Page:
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Diarrhea - overview
Diarrhea is when you pass loose or watery stool.
Stools - watery; Frequent bowel movements; Loose bowel movements
In some people, diarrhea is mild and goes away in a few days. In other people, it may last longer.
Diarrhea can make you feel weak and dehydrated.
The most common cause of diarrhea is the stomach flu (viral gastroenteritis). This mild viral infection goes away on its own within a few days.
Eating or drinking food or water that contains certain types of bacteria or parasites can also lead to diarrhea. This problem may be called food poisoning.
Certain medicines may also cause diarrhea, including:
- Some antibiotics
- Chemotherapy drugs for cancer
- Laxatives containing magnesium
Diarrhea may also be caused by medical disorders, such as:
- Celiac disease
- Inflammatory bowel diseases (Crohn disease and ulcerative colitis)
- Irritable bowel syndrome (IBS)
- Lactose intolerance (which causes problems after drinking milk and eating other dairy products)
- Malabsorption syndromes
Less common causes of diarrhea include:
- Carcinoid syndrome
- Disorders of the nerves that supply the intestines
- Removal of part of the stomach (gastrectomy) or small intestine
- Radiation therapy
People who travel to third-world or developing countries can get diarrhea from unclean water or food that isn't handled safely. Plan ahead by learning the risks and treatment for traveler's diarrhea before your trip.
Most times, you can treat diarrhea at home. You will need to learn:
- To drink plenty of fluids to prevent dehydration (when your body does not have the proper amount of water and fluids)
- Which foods you should or should not eat
- What to do if you are breastfeeding
- What danger signs to watch out for
Avoid medicines for diarrhea that you can buy without a prescription, unless your doctor tells you to use them. These drugs can make some infections worse.
If you have a long-term form of diarrhea, such as diarrhea caused by irritable bowel syndrome, changes to your diet and lifestyle may help.
When to Contact a Medical Professional
Call your health care provider right away if you or your child shows signs of dehydration:
- Decreased urine (fewer wet diapers in infants)
- Dizziness or light-headedness
- Dry mouth
- Sunken eyes
- Few tears when crying
Call for an appointment with your health care provider if you have:
- Blood or pus in your stools
- Black stools
- Stomach pain that does not go away after a bowel movement
- Diarrhea with a fever above 101°F (100.4°F in children)
- Recently traveled to a foreign country and developed diarrhea
Also call your doctor if:
- The diarrhea gets worse or does not get better in 2 days for an infant or child, or 5 days for adults
- A child over 3 months old has been vomiting for more than 12 hours; in younger babies, call as soon as vomiting or diarrhea begins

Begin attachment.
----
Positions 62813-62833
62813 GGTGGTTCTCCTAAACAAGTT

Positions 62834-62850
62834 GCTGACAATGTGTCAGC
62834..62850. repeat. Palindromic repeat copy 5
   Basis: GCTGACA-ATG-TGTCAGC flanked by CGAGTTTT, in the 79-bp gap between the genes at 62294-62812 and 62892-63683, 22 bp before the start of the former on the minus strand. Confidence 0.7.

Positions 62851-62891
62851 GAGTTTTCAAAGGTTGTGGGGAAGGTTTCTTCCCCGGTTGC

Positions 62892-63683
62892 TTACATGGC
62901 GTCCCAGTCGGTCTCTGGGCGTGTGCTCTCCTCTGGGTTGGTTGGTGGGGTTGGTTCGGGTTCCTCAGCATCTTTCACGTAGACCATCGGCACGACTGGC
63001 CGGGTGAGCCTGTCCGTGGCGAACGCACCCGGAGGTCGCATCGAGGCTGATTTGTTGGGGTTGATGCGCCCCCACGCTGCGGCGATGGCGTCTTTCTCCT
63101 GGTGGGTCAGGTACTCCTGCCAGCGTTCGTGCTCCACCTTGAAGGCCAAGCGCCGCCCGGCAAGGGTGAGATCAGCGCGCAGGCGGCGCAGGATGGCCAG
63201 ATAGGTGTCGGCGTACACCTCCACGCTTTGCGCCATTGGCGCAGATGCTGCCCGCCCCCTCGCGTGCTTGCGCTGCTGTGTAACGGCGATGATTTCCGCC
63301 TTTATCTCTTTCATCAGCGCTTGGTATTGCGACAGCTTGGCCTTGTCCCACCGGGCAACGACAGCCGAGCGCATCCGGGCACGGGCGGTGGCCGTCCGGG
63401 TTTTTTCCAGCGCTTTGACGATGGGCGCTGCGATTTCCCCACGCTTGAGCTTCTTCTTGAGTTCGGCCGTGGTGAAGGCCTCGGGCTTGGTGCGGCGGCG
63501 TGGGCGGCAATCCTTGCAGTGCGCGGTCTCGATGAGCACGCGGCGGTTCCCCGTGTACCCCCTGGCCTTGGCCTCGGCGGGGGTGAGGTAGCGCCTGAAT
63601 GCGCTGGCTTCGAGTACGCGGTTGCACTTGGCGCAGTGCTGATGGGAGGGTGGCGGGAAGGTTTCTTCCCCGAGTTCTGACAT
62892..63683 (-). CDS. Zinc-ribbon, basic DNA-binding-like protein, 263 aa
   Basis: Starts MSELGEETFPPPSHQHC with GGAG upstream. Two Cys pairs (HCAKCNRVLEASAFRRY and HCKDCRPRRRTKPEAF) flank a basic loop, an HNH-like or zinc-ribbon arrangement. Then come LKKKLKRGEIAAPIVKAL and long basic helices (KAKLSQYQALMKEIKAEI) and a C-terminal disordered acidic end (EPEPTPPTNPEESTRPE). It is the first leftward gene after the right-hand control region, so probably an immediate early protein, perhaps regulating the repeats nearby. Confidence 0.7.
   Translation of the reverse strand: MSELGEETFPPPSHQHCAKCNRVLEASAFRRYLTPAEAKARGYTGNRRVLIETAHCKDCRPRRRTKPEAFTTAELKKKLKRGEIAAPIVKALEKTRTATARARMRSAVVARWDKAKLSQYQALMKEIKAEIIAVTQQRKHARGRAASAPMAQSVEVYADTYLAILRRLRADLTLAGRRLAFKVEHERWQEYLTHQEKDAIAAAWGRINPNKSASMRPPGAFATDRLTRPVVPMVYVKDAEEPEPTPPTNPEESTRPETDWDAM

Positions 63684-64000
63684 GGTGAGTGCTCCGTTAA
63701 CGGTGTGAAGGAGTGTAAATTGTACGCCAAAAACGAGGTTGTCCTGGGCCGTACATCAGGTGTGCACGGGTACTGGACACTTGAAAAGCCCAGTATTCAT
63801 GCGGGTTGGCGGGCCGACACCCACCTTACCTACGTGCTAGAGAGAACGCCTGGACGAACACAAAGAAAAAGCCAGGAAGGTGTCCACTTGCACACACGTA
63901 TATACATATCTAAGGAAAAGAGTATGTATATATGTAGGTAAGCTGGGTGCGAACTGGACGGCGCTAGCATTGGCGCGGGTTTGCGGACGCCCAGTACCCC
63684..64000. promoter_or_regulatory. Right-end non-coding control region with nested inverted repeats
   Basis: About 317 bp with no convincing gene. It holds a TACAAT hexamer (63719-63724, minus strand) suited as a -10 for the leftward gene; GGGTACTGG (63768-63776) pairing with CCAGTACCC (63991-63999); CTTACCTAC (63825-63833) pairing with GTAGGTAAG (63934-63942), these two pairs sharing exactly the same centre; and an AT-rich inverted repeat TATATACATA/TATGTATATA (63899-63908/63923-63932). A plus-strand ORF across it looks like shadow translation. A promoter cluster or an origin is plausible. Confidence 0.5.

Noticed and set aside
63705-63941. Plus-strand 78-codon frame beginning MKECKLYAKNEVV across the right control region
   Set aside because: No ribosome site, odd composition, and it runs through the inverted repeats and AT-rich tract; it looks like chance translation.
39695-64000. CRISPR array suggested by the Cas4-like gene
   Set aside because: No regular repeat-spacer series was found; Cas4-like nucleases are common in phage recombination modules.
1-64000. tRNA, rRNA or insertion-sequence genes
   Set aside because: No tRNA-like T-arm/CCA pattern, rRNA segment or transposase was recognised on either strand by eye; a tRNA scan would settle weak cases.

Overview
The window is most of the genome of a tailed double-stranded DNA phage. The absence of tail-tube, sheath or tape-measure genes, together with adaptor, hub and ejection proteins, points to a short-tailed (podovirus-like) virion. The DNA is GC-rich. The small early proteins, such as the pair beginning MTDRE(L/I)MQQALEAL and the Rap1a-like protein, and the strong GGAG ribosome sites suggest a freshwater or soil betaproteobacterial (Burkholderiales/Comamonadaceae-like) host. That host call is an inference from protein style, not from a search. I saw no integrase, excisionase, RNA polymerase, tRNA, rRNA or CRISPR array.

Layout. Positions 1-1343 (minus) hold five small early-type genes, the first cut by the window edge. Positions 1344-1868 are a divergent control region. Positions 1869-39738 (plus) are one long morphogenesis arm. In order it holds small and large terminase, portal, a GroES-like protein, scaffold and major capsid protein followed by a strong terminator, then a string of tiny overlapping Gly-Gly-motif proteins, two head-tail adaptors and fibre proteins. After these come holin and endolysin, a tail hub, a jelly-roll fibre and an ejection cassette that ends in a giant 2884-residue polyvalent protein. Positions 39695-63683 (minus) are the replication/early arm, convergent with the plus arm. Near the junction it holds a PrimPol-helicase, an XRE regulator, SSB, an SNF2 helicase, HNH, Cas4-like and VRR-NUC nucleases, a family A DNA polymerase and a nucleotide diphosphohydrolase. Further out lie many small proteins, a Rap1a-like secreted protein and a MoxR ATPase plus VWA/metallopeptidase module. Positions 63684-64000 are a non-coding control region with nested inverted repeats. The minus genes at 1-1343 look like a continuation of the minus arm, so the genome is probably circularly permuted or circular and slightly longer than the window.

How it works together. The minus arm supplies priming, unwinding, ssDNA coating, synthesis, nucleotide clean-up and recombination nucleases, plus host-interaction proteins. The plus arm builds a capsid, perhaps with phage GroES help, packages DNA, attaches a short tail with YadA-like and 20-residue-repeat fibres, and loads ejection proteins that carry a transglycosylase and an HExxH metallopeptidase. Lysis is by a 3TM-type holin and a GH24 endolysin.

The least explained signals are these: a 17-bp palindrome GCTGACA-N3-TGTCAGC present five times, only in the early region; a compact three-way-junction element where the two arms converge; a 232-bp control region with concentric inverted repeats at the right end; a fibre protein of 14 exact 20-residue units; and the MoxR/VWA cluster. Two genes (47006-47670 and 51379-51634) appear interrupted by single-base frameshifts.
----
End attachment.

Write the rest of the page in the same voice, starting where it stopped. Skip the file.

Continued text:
What to Expect at Your Office Visit
Your doctor will perform a physical exam and ask you questions about your medical history and symptoms.
Lab tests may be done on your stools to determine the cause of your diarrhea.
This is also a good time to ask your doctor any questions you have about diarrhea.
Over-the-counter supplements that contain healthy bacteria may help prevent diarrhea caused by taking antibiotics. These are called probiotics. Yogurt with active or live cultures is also a good source of these healthy bacteria.
The following healthy steps can help you prevent illnesses that cause diarrhea:
- Wash your hands often, especially after going to the bathroom and before eating.
- Use alcohol-based hand gel frequently.
- Teach children to not put objects in their mouth.
- Take steps to avoid food poisoning.
When traveling to underdeveloped areas, follow the steps below to avoid diarrhea:
- Drink only bottled water and do not use ice, unless it is made from bottled or purified water.
- Do NOT eat uncooked vegetables or fruits that do not have peels.
- Do NOT eat raw shellfish or undercooked meat.
- Do NOT consume dairy products.
Schiller RL, Sellin JH. Diarrhea. In: Feldman M, Friedman LS, Brandt LJ, eds. Sleisenger and Fordtran's Gastrointestinal and Liver Disease. 9th ed. Philadelphia, PA: Elsevier Saunders; 2010:chap 15.
Semrad CE. Approach to the patient with diarrhea and malabsorption. In: Goldman L, Schafer AI, eds. Goldman's Cecil Medicine. 24th ed. Philadelphia, PA: Elsevier Saunders; 2011:chap 142.
Reviewed By: Jennifer K. Lehrer, MD, Department of Gastroenterology, Frankford-Torresdale Hospital, Aria Health System, Philadelphia, PA. Review provided by VeriMed Healthcare Network. Also reviewed by David Zieve, MD, MHA, Isla Ogilvie, PhD, and the A.D.A.M. Editorial team.